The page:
“We expected better results” Dumb Ass Stupid Management

This morning’s papers reveal that Macy’s, Sears, and Barnes & Noble are all experiencing slowdowns, with extreme measures being taken by the first two (closings, layoffs, divestitures). One Macy’s executive commented, “We had expected better results.”

In what world would you expect better results from old-time, brick and mortar operations with no zest and no appeal? On those occasions when I’ve been in a mall with a Macy’s,  it is always the dullest, most depressing of all the large stores. Sales help is few and far between and totally uninterested. The displays are uncreative and unappealing. The entire environment seems like a “going out of business sale.”

Newspapers, retailers, and bankers keep rending their garments and trying to pull another nickel out of every customer (bank fees are as pathetic today as airlines charging for overhead space). This is due to horrid management, stupid strategies, and a refusal (or inability) to appreciate the seismic changes in demographics, technology, and wealth distribution.

Unfortunately, it will be the investors and employees who get crushed, while the executives keep eating in their private dining rooms and fingering their severance packages, while expecting better results.

This is a failure of leadership so massive that no one realizes the wall they think they’re leaning against is an elephant. And it’s about to relieve itself.

© Alan Weiss 2017


2 thoughts on ““We expected better results” Dumb Ass Stupid Management

  1. Alan, I always read your DASM articles with interest. I also am an advocate for providing great customer service. In fact, the bar is so low in most industries, that it takes so little to provide better service than the competitors. (Unfortunate, but true.)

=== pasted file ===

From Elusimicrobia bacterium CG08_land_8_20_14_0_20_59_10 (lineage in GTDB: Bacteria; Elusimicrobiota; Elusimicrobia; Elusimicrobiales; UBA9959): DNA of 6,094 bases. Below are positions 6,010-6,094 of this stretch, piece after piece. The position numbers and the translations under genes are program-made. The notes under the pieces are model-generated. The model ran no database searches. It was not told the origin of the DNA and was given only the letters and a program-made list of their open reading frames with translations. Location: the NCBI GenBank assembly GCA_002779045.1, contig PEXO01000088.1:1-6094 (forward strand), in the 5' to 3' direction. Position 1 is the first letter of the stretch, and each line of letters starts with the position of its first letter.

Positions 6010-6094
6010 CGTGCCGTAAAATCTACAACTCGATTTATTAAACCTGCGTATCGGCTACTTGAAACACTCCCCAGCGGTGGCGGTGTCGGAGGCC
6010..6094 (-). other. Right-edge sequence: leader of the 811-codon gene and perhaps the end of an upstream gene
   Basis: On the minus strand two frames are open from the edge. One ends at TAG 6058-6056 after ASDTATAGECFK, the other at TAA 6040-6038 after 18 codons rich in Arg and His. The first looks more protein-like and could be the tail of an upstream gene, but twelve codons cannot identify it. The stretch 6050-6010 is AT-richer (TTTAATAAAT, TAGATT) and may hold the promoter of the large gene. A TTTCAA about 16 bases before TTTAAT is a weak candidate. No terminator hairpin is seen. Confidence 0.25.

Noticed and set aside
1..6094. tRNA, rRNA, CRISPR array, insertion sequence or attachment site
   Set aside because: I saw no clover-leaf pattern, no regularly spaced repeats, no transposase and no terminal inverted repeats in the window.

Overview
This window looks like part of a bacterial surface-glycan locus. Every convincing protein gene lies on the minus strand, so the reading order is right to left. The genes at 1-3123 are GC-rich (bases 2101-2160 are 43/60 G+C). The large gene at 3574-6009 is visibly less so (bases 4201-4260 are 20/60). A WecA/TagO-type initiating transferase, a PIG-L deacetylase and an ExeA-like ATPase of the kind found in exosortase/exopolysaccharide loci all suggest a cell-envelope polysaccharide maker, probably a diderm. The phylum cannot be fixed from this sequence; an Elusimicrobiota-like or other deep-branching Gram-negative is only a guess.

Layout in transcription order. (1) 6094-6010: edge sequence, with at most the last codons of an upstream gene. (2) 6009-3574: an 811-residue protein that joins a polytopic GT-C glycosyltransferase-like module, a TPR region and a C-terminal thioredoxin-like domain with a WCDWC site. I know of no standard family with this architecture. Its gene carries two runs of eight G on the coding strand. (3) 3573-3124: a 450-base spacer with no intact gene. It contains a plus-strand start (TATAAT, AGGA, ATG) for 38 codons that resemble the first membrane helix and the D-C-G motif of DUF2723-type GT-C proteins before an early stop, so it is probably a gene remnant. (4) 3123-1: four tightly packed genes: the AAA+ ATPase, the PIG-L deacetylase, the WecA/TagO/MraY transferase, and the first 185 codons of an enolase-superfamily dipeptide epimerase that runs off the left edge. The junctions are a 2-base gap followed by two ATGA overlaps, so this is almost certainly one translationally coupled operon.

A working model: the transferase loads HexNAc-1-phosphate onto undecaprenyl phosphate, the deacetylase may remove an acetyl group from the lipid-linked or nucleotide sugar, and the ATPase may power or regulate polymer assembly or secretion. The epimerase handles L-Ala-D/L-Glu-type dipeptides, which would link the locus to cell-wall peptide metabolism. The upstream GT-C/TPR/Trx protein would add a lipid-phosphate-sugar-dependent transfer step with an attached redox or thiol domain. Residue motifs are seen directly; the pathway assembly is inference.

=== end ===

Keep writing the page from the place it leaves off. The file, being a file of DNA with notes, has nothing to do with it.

My burning question for you is: Do you ever contact the executives of these companies to talk with them about your services? If so, what is your approach?

    Thanks for all your insights about how businesses could function better.

    • I usually contact the top person on-site, although I often write to a CEO. I never offer my services, since then my intent sounds self-serving. Most of the people provide lip service only, or delegate the issue to an underling, or ignore it. That’s why we see such crappy service, because the leader is encouraging it through her or his inactions (or wrong actions). It is not difficult to “run” an operation. But it is difficult to continually improve and grow one, and even easier to undermine one. Marriott has mortally wounded Ritz-Carlton. Bentley has made a huge mistake with the Bentayga. For every Wells Fargo and VW scandal, there are a dozen more being kept hidden, consuming huge resources that would otherwise go to growth. Ironically, prosperity, which we now enjoy, makes this far easier and doesn’t create more pressure on senior management. You do get far better reactions when you’re considered a top customer: top levels in travel clubs, in Amex, and so on. I’ve received personal calls of apology when I go through those channels.

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